Parasites In The Lands Of The Infidels

Egypt’s Resilient and Evolving Social Activism

Why did Trump strike Syria?

In an interview, Amr Adly discusses his recent Carnegie paper on Egypt’s large private enterprises.

It’s Time to Take a Hard Look at the U.S. Relationship With Egypt

As we work to eradicate ISIS, Iraq's Christians, Yizidis need our help now more than ever

Should America’s Refugee Policy Put Persecuted Christians First?

Muslims Were Banned From the Americas as Early as the 16th Century

Review: ‘I Am Not Your Negro’ Will Make You Rethink Race

Inside Trump’s shadow national security council

Turkey in Transition (?): Before and After the Attempted July Coup

Trump Signs Executive Order Curbing Obamacare

Lion's Den :: Daniel Pipes Blog


Aid in reverse: how poor countries develop rich countries

35 Entrepreneurs Making a Difference in the Arab World

Trump could cause ‘the death of think tanks as we know them’

The Arabs had a country

The Islamic State is attaining its key goal, and U.S. media find the story of “limited interest

While the Muslim Brotherhood gets all the ink, the Salafists go on a rampage.

Egypt, I like your style

The warning bells are ringing

To the Supreme Council of the Armed Forces

A test for the Muslim Brotherhood

Egypt’s changing foreign policy

Egypt beyond Mubarak

The dissolution of the NDP

Remaking Cairo from below

Why Egypt should join the ICC

No citizenship without social justice

Mubarak's message

A new era for US-Egypt relations?

The old regime must be prosecuted

Revolution Interrupted? Liberating the media

The Brotherhood on the edge of reform


Buying the People’s Assembly

What do Salafis really want?

A state of counter-emergency

Minimum wage a cure for 'corruption'

Beyond the referendum

Reform security, secure reform

The Tunisian Revolution: Initial Reflections

The Egyptian Revolution: First Impressions from the Field

Lest the revolution turn into a wasted opportunity

The U.S. Should Not Get Involved in Libya

Five positions on the revolution

Urbanised Islam behind Pakistan's Sufi shrine bombings

Rethinking Internal Security in Egypt

Leo Strauss and the Grand Inquisitor

Push ahead now for a solution in Palestine

The Ongoing Attacks on Egypt’s Coptic Christians


Saudi Arabia and the Spectre of Protest

America Quiet on the Execution of Afghan Christian Said Musa

Egypt’s Copts in Al-Qaeda’s Sights

The Worldwide Danger of Religious Fundamentalism

Tread Softly



The global force behind Mumbai’s agony is in our midst

Some Discussions about Qur’an, Violence and Fitnah

Terror in the Name of God

The Adventure of an Islamic Reformer at Oxford, London, and Istanbul

Thank God for Justice

Using C hristian Principles to Enhance Economic Theory and Practice:

Worldwide Hate Speech Laws?

Freedom Agenda In Flames

Commentary: Candidates should seek votes of Muslim-Americans

Why Barack is Winning?

Indian Muslims and 'Terrorism': Some Searching Questions

Taqlid, Ijtihad, and Democracy

Election 08: Senator Obama, American Muslims and IslamophobiaStatement of Concerned Scholars about I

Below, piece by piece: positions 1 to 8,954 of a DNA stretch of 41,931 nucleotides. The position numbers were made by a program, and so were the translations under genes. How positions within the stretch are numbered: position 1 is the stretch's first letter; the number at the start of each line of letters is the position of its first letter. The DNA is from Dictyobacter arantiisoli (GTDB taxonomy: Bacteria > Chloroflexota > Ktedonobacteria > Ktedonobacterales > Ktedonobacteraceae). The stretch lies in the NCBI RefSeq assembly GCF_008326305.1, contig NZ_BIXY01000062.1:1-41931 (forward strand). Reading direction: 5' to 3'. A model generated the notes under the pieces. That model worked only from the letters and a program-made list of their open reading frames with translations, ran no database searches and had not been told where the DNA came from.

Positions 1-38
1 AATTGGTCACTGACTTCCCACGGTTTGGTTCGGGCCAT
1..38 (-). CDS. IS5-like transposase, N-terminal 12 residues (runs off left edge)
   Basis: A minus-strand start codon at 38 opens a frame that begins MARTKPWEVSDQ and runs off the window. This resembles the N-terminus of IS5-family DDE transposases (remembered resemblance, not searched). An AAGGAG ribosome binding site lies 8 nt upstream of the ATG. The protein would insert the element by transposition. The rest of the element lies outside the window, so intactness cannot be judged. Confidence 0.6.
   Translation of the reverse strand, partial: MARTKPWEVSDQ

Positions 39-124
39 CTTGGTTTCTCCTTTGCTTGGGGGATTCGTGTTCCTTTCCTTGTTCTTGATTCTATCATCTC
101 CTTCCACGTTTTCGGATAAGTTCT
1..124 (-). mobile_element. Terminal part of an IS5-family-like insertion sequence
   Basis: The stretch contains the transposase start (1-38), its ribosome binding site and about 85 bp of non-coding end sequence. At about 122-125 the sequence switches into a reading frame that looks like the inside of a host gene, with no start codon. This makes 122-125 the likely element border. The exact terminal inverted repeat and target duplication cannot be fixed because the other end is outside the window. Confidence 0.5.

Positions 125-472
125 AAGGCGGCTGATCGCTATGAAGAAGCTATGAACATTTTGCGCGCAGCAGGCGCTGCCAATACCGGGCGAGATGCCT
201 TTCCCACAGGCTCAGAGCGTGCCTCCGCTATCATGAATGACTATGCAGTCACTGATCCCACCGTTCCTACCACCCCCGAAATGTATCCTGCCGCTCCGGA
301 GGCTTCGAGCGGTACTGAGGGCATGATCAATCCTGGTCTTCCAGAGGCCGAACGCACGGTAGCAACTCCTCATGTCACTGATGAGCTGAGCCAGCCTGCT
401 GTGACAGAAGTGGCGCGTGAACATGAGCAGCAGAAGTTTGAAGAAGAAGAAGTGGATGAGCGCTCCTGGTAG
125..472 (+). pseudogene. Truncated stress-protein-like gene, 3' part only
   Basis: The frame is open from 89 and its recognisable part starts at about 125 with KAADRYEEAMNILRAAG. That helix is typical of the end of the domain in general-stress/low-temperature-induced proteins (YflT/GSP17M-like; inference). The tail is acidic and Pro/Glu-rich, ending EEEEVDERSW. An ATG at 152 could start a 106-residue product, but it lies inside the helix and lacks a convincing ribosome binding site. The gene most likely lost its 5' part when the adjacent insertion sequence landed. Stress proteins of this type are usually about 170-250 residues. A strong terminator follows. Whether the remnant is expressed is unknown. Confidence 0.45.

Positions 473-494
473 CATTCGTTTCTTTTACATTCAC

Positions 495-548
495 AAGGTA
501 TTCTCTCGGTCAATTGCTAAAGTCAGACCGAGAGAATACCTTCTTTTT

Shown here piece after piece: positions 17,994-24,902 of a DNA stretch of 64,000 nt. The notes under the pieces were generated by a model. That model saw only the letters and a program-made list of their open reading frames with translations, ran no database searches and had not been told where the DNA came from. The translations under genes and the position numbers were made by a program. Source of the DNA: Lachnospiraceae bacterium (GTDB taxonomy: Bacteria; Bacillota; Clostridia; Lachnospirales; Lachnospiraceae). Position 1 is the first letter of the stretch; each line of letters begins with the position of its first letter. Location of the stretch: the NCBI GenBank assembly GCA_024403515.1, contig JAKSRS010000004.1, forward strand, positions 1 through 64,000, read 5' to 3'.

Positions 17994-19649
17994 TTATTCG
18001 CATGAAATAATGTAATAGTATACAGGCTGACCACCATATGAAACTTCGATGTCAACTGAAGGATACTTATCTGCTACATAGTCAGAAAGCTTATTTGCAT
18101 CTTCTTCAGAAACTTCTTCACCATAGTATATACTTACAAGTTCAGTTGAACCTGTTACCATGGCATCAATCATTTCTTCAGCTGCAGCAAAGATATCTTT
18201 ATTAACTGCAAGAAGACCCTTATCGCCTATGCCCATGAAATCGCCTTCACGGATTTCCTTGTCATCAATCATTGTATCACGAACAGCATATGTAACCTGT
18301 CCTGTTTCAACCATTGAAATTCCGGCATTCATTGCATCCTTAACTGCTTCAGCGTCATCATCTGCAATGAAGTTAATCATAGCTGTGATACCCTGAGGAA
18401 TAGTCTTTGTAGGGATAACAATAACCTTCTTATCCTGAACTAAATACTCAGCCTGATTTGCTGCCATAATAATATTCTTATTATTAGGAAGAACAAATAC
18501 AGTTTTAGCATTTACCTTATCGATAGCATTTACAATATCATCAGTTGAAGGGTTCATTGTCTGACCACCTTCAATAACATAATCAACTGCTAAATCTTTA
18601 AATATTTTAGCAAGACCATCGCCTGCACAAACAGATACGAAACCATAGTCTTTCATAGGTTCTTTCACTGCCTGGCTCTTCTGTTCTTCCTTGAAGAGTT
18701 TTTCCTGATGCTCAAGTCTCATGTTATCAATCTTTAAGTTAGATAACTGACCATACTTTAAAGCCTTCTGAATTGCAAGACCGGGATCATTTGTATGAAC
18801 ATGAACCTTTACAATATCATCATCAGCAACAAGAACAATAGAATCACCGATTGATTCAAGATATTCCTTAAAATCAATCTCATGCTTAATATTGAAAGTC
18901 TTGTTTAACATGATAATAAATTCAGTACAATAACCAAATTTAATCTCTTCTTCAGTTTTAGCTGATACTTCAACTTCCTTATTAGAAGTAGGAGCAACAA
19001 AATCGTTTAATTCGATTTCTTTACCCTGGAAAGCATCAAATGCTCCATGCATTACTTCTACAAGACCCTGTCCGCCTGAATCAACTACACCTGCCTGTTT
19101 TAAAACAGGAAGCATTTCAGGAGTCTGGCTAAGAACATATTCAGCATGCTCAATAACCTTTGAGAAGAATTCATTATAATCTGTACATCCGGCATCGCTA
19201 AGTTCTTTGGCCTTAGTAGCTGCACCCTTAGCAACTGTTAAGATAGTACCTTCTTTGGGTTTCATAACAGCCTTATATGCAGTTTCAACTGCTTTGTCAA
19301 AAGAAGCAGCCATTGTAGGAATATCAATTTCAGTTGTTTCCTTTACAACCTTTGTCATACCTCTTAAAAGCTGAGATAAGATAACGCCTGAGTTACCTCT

Struggling against sectarianism: Shia-Sunni ecumenism

“Happy Eid” from Turkey

Book Review: Islam in Post-Modern World

The Concept of Jihad in Islam

Downhill in Afghanistan:

> How Not to Toast a Tyrant

How Not to Toast a Tyrant

Manufacturing 'Terrorists' The Indian Way

Madrasas: Reforms a Must


Fort Lauderdale's Anatolia Cultural Center endeavors to 'show the real Islam'

The Balance of Tomorrow:

Book Review: Aurangzeb Revisited

America wants Iraq’s last drop of oil

Terrorising Muslims in the Name of Countering Terrorism

A proposal for new Iraqi/US co-operation and a suggestion of how this can be achieved

How will the Georgian struggle affect Iraq?

Is Obama a man of action as well as words?

Can moderate Iraqis believe Obama’s promises?

Can Iraq be ruled successfully by a Shia/Kurdish coalition?

Name of the Book: Issues in Madrasa Education in India

Dangerous Portents in Jammu and Kashmir: A View From Doda

London School of Islamics

Rethinking Kashmir Politics

Norman G. Kurland, J.D

Sir Salman Rushdie's fatwa against freedom of expression

You Still Can't Write About Muhammad

Muslim Women: The Dangerous Triangle

Judeo-Christian "Rights of Liberty" (and Muslim "Rights of Justice," as well ???)

Turkey's dangerous message to the Muslim world

Captive to a Discarded Cause

Egypt's sexual harassment 'cancer'

The Origins and Legacy of the Movement to Fight Religious Persecution


A secular state must deliver

“Islamic Economics” – Islam less, economics more-1

Exploiting the Muslim- Jewish divide is the wrong way to win votes.

How To Win The War Of Ideas (Glassman, WSJ)

The Olympic Games—Political Games?

Me without my Hijab

The changing face of American Islam

An Islamic case for a secular state

Getting a read on moderation


Muslim Ghettoisation

Hurting their cause

Allah's Miracles in the Qur'an

Allah's Miracles in the Qur'an

Things are calm, time to talk

Awaiting China ’s implosion

The view from Bali

Why Blame Muslims Alone for Terrorism?

Consequences of Religious Extremism and the Lack of Democratic Principles

Cultural Accumulation and Modern Reading

Liberation Without War

Gaza's New Residents: Terrorists from all over.

Turkey in radical revision of Islamic texts

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A new era for US-Egypt relations?

  by: : Issandr El Amran


A new era for US-Egypt relations?